P.R.B admitted that he breached section 147(4) of the Act by informing the registrant of material facts or changes regarding the company other than as necessary and before then were generally disclosed. He was found to have demonstrated exemplary co-operation by agreeing to enter into a Settlement Agreement prior to issuance of a Notice of Hearing. In addition: he believed he was permitted to provide the registrant with draft news releases; he did not trade on the MNPI and did not benefit or intend to benefit from it; he promptly accepted responsibility when he found out his actions were considered tipping; and, there was no evidence of anyone trading based on the MNPI.
As a result of the above, the ASC did not ban P.R.B. from being a director or officer for any period of time, but instead fined him $40,000 and required that he complete best practices training for public company governance within 12 months of signing the agreement.
Market participants must ensure adherence to rules and regulations - Even inadvertent breaches can lead to fairly serious sanctions. In this case, it was clear that P.R.B. did not intend for anyone to profit from the release of the MNPI and no one did. Nevertheless, the release of MNPI is considered to be a serious regulatory breach and, notwithstanding P.R.B.’s exemplary cooperation, he was fined $40,000 and a required to complete additional training. No doubt there were also costs in time and resources as well as internal and/or external legal costs involved for the company.
Prompt acknowledgement and cooperation is beneficial – as noted above, P.R.B. “was found to have demonstrated exemplary cooperation”. It is not clear how the regulators first identified the release of MNPI. Since there was no suspect trading, it would not have been through trade surveillance. It may have been during a routine compliance review of either the mining company or the Registrant. In this case, the emails of draft news releases demonstrated clearly that material information had been shared before being generally disclosed. It appears that P.R.B. made a sound decision by accepting responsibility and cooperating fully.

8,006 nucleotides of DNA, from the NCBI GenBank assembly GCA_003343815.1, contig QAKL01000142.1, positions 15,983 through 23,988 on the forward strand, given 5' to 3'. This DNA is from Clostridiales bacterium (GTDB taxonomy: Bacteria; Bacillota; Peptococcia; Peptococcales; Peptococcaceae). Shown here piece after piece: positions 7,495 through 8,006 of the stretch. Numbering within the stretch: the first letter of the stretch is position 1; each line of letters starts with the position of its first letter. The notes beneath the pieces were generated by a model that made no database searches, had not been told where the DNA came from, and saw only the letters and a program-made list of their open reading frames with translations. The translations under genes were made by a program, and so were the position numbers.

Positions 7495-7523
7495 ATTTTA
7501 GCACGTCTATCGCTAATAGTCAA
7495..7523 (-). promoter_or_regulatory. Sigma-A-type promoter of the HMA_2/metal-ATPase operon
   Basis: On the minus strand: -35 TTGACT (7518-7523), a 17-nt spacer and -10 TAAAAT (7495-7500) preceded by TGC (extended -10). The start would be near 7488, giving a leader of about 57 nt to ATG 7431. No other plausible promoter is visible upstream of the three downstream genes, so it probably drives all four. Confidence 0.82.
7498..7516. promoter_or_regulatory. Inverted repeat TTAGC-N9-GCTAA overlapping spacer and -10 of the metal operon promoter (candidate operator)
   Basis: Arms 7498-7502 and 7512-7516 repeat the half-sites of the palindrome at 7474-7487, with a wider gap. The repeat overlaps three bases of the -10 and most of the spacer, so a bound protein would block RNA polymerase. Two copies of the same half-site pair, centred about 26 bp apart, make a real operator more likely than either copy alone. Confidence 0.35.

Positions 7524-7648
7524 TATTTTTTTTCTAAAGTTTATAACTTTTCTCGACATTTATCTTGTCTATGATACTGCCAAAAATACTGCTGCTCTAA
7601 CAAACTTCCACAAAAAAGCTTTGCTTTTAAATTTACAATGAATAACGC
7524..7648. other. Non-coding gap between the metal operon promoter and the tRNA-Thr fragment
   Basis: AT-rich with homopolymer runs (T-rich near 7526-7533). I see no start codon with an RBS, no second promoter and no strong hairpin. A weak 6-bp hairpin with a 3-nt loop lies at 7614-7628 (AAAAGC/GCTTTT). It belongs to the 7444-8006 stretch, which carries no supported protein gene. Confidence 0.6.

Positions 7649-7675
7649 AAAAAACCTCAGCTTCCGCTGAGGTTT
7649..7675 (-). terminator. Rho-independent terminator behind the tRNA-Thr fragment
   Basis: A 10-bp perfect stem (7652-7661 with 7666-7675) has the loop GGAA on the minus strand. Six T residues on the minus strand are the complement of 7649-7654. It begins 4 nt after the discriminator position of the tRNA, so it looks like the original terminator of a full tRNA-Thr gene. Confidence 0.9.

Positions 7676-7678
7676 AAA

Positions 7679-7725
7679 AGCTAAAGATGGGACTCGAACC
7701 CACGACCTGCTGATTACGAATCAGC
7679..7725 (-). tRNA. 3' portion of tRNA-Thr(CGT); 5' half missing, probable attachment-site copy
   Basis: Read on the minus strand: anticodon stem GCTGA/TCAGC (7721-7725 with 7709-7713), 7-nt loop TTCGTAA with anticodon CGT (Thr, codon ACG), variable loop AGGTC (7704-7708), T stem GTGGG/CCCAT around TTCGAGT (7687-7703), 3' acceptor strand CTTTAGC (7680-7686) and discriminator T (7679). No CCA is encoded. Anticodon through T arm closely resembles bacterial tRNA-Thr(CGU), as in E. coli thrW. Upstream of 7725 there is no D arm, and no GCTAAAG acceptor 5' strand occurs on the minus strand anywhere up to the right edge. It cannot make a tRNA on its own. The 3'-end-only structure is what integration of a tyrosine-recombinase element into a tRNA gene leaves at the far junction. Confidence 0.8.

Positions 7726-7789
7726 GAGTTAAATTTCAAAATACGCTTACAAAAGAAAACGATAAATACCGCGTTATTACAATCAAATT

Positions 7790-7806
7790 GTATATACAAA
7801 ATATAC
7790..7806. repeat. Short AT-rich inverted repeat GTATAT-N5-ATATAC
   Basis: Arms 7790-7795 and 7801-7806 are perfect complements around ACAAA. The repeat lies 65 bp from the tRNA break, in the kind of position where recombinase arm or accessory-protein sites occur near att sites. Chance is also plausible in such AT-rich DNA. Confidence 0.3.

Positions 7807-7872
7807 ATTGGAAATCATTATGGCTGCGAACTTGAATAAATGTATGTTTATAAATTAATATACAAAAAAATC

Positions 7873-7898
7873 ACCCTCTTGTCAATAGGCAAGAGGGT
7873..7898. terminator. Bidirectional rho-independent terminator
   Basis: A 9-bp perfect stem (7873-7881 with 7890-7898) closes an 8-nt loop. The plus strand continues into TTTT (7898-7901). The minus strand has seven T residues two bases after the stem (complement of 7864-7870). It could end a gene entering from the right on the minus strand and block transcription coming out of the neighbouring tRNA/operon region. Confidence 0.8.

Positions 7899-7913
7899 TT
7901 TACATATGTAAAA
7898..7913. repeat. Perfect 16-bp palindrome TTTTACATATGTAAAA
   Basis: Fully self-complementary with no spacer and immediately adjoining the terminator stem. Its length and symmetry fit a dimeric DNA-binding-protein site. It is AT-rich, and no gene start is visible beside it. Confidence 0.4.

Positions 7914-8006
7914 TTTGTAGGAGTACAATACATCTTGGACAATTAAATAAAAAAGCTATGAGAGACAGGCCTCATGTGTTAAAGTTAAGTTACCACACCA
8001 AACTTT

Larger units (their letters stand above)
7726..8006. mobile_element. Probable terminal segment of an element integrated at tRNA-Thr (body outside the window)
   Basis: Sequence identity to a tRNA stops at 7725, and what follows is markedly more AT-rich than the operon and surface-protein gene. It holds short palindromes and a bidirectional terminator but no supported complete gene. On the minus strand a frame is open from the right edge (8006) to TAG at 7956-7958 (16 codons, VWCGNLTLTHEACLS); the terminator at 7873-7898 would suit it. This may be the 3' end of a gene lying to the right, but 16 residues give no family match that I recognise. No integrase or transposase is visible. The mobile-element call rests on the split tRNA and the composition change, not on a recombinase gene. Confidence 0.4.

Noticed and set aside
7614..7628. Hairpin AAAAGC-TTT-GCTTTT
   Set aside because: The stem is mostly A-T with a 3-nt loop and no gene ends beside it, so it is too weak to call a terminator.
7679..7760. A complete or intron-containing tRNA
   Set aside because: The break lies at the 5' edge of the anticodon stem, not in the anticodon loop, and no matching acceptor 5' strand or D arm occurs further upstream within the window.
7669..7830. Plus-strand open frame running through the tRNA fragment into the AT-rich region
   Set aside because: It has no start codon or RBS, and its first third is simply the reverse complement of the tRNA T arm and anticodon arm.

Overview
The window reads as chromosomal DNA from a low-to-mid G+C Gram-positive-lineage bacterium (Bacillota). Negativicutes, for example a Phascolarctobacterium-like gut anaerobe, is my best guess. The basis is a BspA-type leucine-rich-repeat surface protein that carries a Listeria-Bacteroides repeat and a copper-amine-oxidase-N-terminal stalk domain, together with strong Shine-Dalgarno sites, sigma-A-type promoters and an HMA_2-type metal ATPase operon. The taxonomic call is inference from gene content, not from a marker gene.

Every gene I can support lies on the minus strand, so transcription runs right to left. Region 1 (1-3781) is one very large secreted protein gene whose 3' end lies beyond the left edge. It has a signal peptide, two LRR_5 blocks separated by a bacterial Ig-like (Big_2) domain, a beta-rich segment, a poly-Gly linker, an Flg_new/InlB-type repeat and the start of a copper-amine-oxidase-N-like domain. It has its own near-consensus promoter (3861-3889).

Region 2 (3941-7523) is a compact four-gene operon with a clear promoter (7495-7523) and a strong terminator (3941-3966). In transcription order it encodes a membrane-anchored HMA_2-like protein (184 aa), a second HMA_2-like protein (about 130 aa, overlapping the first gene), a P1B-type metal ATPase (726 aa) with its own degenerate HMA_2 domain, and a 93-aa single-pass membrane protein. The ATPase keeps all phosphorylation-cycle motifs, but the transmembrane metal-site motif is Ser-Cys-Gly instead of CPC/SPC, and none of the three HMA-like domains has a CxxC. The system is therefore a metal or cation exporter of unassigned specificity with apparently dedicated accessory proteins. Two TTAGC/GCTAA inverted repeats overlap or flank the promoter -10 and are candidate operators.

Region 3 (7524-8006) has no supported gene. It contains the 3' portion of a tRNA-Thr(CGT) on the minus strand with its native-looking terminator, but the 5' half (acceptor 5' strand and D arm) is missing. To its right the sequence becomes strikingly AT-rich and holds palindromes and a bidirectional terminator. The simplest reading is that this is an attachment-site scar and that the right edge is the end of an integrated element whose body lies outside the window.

CASE 3: INSIDER REPORTING VIOLATIONS / AGGRAVATING FACTORS
On April 18, 2023, the British Columbia Securities Commission (BCSC) entered into a Settlement Agreement with E.L. regarding his failure to report his acquisition of a controlling interest of MIGI, a biotechnology company trading on the Canadian Securities Exchange (CSE) and other exchanges.
According to agreed to facts, E.L. used two different identities to acquire and hold 24.3% ownership of MIGI. Between August 25, 2014 and October 13, 2016, E.L. held a controlling interest in more than 10% of the outstanding shares. However, he did not file any insider reports or early warning reports during this period or at any other time. As such, he was found to have breached section 87(2) of the Act, section 3.3 of National Instrument (NI) 55-104 and section 5.2 of NI 62-104.
While, E.L. cooperated in the investigation and admitted to the breaches prior to the hearing, he had a history of securities-related misconduct and had previously pleaded guilty to theft over $5000 related to publicly traded securities. As a result, E.L. was prohibited from any securities-related activity for a period of 20 years, including trading in or purchasing securities, acting as director or officer for an issuer or registrant or advising or otherwise acting in any management or consulting capacity in the securities or derivatives markets. He was also required to pay a $40,000 penalty.
Insider reporting requirements are not just based on ownership – Both NI 55-104 and 62-104 refer to beneficial ownership of, or control or direction over. This includes both direct and indirect ownership or control. As such, individuals and firms need to track their beneficial ownership and control carefully to avoid exceeding the 10% maximum and/or ensure that any controlling interest over the maximum, whether deliberate or inadvertent, is reported.
Deliberate rules breaches will lead to more serious sanctions – In this case, it appears that E.L. took deliberate steps to hide his ownership interest. This coupled with his prior history of breaches and illegal activity lead to serious sanctions.
Prepared by SGD Compliance Consulting in conjunction with David Borenstein, President, Borenstein Consulting Inc. Expert in Securities Industry and Regulatory Investigations, Policy Development and Training.